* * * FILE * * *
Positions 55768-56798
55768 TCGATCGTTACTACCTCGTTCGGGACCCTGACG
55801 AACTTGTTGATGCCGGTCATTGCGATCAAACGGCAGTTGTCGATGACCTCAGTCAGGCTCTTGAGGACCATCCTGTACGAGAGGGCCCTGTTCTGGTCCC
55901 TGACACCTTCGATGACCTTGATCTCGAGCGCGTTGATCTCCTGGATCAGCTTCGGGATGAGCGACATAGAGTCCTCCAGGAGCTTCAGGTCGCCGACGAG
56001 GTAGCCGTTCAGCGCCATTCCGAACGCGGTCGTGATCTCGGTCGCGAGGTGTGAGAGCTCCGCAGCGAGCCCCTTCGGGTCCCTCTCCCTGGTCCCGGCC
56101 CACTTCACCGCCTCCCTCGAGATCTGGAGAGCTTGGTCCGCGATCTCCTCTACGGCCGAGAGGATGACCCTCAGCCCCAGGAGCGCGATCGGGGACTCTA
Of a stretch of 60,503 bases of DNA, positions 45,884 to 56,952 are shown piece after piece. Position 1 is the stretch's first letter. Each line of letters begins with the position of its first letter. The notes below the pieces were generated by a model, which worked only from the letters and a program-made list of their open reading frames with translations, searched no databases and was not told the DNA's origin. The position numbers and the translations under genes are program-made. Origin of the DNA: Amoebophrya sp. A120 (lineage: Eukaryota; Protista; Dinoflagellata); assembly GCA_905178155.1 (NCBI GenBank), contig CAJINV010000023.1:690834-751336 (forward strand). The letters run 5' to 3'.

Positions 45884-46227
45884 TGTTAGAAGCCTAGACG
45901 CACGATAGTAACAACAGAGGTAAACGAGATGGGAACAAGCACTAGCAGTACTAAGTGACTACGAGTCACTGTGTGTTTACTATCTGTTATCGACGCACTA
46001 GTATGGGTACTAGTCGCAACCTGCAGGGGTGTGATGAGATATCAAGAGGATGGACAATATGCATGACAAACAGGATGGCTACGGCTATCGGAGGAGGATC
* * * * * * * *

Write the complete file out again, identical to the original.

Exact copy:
Positions 55768-56798
55768 TCGATCGTTACTACCTCGTTCGGGACCCTGACG
55801 AACTTGTTGATGCCGGTCATTGCGATCAAACGGCAGTTGTCGATGACCTCAGTCAGGCTCTTGAGGACCATCCTGTACGAGAGGGCCCTGTTCTGGTCCC
55901 TGACACCTTCGATGACCTTGATCTCGAGCGCGTTGATCTCCTGGATCAGCTTCGGGATGAGCGACATAGAGTCCTCCAGGAGCTTCAGGTCGCCGACGAG
56001 GTAGCCGTTCAGCGCCATTCCGAACGCGGTCGTGATCTCGGTCGCGAGGTGTGAGAGCTCCGCAGCGAGCCCCTTCGGGTCCCTCTCCCTGGTCCCGGCC
56101 CACTTCACCGCCTCCCTCGAGATCTGGAGAGCTTGGTCCGCGATCTCCTCTACGGCCGAGAGGATGACCCTCAGCCCCAGGAGCGCGATCGGGGACTCTA
Of a stretch of 60,503 bases of DNA, positions 45,884 to 56,952 are shown piece after piece. Position 1 is the stretch's first letter. Each line of letters begins with the position of its first letter. The notes below the pieces were generated by a model, which worked only from the letters and a program-made list of their open reading frames with translations, searched no databases and was not told the DNA's origin. The position numbers and the translations under genes are program-made. Origin of the DNA: Amoebophrya sp. A120 (lineage: Eukaryota; Protista; Dinoflagellata); assembly GCA_905178155.1 (NCBI GenBank), contig CAJINV010000023.1:690834-751336 (forward strand). The letters run 5' to 3'.

Positions 45884-46227
45884 TGTTAGAAGCCTAGACG
45901 CACGATAGTAACAACAGAGGTAAACGAGATGGGAACAAGCACTAGCAGTACTAAGTGACTACGAGTCACTGTGTGTTTACTATCTGTTATCGACGCACTA
46001 GTATGGGTACTAGTCGCAACCTGCAGGGGTGTGATGAGATATCAAGAGGATGGACAATATGCATGACAAACAGGATGGCTACGGCTATCGGAGGAGGATC